- The Washington Times - Thursday, October 19, 2006

If current and former world leaders chose the next king of Saudi Arabia, Prince Bandar bin Sultan undoubtedly would win.

Margaret Thatcher and Nelson Mandela count themselves among legions of fans who have worked with Prince Bandar, and each wrote an introduction to a new biography, “The Prince: The Secret Story of the World’s Most Intriguing Royal.” Neither made it in person to Tuesday’s glitzy book-launching in the Great Hall of the Library of Congress. Prince Bandar also was a no-show, said to be busy at his new post as national security chief in Saudi Arabia since departing Washington after 25 years as his nation’s ambassador.

The event did feature Mrs. Thatcher, however, on a flat-screen television in one corner of the foyer, praising the prince over and over on a video loop. Mr. Mandela sent a letter praising the book as an “overdue tribute.” But will the prince be the first of his generation to succeed to the throne? Unlikely, said author William Simpson, a retired hedge-fund manager and, long before that, a classmate of Prince Bandar’s at Britain’s Royal Air Force College.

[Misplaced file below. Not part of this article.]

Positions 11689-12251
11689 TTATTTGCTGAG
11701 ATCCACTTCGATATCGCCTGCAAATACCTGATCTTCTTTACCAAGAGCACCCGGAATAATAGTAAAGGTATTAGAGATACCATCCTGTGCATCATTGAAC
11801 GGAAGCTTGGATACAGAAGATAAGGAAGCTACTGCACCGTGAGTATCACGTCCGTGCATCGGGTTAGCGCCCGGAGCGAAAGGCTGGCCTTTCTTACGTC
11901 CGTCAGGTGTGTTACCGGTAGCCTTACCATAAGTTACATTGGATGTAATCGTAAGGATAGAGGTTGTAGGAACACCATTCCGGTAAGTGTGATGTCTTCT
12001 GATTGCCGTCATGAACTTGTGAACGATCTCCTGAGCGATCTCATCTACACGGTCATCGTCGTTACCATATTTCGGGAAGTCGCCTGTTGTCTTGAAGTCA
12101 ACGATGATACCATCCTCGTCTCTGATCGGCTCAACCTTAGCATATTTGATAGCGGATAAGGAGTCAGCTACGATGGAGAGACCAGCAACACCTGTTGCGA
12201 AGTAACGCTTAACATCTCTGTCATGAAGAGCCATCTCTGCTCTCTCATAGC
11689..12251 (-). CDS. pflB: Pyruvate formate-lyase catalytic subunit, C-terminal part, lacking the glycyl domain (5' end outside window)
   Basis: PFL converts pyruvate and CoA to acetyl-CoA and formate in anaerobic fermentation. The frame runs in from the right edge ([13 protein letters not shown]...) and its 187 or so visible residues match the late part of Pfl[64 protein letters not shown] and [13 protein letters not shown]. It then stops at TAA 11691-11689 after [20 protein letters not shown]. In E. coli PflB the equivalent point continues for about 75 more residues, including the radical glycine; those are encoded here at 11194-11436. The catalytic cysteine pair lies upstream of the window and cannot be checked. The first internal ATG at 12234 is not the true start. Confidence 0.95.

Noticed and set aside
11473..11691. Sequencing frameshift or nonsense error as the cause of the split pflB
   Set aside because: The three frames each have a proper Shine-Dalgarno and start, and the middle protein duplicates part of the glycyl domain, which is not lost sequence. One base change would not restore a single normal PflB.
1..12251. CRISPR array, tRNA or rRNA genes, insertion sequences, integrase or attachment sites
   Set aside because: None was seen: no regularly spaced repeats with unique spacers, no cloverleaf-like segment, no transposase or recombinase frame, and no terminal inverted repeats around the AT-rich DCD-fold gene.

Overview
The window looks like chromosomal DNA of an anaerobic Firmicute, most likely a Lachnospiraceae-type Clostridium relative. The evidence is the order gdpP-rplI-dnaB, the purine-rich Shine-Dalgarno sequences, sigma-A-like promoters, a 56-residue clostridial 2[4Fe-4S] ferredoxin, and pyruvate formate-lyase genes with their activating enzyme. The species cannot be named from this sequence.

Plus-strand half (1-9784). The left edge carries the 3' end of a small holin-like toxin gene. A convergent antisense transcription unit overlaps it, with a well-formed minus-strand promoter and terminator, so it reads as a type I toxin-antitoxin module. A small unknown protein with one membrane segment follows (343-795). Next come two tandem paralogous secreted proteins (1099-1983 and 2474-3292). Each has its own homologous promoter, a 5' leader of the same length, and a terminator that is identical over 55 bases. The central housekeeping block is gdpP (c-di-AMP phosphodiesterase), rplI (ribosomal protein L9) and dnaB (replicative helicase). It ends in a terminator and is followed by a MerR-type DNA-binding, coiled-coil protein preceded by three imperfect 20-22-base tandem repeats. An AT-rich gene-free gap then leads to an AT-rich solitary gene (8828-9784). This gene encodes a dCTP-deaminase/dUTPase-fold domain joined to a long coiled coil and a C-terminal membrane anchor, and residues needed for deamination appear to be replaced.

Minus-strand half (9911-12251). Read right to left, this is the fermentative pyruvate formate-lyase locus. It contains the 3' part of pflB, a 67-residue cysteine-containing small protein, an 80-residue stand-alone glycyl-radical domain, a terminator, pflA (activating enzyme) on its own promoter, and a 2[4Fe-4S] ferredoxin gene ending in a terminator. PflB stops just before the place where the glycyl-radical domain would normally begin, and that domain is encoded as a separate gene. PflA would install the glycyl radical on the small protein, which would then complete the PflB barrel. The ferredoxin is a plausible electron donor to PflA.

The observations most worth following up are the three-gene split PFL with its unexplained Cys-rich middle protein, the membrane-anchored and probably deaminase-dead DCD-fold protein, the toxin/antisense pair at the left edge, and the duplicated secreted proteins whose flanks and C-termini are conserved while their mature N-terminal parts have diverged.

“If you look at the lineage, there’s not a chance in hell,” Mr. Simpson said, because the prince’s mother was a “slave girl” whom his father never married.

That would disqualify Prince Bandar, despite his powerful father, Crown Prince Sultan. (King Abdul Aziz, the founder of Saudi Arabia, had 43 sons, of whom five have held the throne.)

Nevertheless, Prince Bandar exercises great influence within the Saudi royal family. “As secretary-general of the National Security Council, he reports directly to the king,” Mr. Simpson explained.

If any diplomats from the Saudi Embassy showed up, they kept a low profile — but the hall was full of lobbyists for the Saudi government, including top officials of Qorvis Communications, which was hired after September 11 to help with the kingdom’s PR woes.

Former Defense Secretary William S. Cohen made a brief appearance in a room notably lacking in boldfaced names. So did singer and Washington native Roberta Flack, who once called Prince Bandar “a gorgeous hunk of a man.”

Willis Witter

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